No peace possible in Syria without end to arming of ‘terrorist groups,’ minister tells UN

Deputy Prime Minister Walid Al-Moualem of Syria. UN Photo/JC McIlwaine

1 October 2012 – Attempts to bring peace to Syria will need other countries to stop providing weapons to armed groups in the Middle Eastern country’s ongoing conflict, the Syrian Deputy Prime Minister, Walid Al-Moualem, told the United Nations General Assembly today.

“I would like to tell you that the success of any international effort requires, in addition to the commitment of the Syrian Government, committing the states supporting armed groups in my country, particularly Turkey, Saudi Arabia, Qatar, Libya and others, to stop arming, funding, training and harbouring armed terrorist groups, and instead to encourage dialogue and renounce violence,” the Deputy Prime Minister told the 67th Assembly’s on the last day of its General Debate, taking place at UN Headquarters in New York.

The crisis in Syria has seen over 18,000 people killed and hundreds of thousands of others driven from their homes since an uprising against President Bashar al-Assad erupted some 19 months ago. A further 2.5 million Syrians urgently need humanitarian aid, according to UN estimates.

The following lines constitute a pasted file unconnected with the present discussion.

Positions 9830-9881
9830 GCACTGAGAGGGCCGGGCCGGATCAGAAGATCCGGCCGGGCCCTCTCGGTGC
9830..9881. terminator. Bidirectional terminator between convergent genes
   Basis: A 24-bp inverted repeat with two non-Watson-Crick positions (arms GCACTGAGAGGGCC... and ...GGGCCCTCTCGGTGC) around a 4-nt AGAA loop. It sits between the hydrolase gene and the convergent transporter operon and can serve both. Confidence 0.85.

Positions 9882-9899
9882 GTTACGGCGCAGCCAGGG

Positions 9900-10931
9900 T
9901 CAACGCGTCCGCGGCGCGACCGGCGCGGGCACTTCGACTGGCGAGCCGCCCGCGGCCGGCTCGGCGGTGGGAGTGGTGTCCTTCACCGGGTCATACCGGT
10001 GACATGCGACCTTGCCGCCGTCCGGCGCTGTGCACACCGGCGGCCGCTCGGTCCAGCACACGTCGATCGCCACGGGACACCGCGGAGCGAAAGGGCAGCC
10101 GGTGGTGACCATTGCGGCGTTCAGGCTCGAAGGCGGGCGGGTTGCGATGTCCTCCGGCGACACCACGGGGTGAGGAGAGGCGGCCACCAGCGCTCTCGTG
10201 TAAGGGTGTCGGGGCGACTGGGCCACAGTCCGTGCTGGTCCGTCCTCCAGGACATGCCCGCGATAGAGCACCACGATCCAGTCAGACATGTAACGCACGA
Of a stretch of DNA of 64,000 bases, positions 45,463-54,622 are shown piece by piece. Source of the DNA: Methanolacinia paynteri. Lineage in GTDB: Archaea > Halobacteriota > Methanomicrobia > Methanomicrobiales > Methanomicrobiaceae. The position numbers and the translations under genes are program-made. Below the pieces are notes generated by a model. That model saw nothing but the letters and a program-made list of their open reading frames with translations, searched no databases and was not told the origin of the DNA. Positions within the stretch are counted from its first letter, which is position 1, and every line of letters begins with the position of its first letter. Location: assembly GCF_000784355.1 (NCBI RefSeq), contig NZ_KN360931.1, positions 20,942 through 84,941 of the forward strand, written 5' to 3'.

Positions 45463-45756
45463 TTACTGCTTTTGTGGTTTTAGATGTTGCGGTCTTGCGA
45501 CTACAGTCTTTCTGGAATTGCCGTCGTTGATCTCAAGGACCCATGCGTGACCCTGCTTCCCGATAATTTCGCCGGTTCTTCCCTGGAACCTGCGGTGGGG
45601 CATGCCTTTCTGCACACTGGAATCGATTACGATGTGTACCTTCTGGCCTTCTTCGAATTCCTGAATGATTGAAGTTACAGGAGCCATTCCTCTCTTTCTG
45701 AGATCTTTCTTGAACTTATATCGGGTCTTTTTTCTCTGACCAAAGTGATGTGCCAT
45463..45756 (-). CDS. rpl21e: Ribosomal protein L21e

Syria believes a political solution is the only solution possible to end the conflict, Deputy Prime Minister Al-Moualem said, and called for all countries in the General Assembly to exert pressure on those providing support to “terrorist groups” in Syria, in order to allow for a “constructive dialogue” amongst all parties and political groups in there, and for the results of the dialogue to form the basis for establishing a “more pluralistic and democratic Syria.”

The Syrian Government official noted that amidst the challenges facing the world, many people expect international efforts to resolve these problems, but “the reality indicates, instead, the escalation of hegemony and domination on the fortunes of nations and peoples in a way that contradicts the principles and purposes enshrined in the Charter of the United Nations and the norms of international law.”

As examples of principles used by some countries as a pretext to interfere in the domestic affairs of other countries, he cited the principles of humanitarian intervention and the responsibility to protect. Sometimes known as ‘R2P,’ the principle of the responsibility to protect holds States responsible for shielding their own populations from genocide, war crimes, ethnic cleansing, and related crimes against humanity and requires the international community to step in if this obligation is not met.

“Perhaps, worse of all, is to see that permanent members of the Security Council, who launched wars under the pretext of combating terrorism, now support terrorism in my country without any regard to the United Nations resolutions that established the regulations and mechanisms for concerted international efforts to fight this scourge away from political polarization and double standards,” the Deputy Prime Minister said.

Furthermore, he added, some Security Council members have been supporting the “organized terrorism” taking place in his country, particularly with the supply of weapons.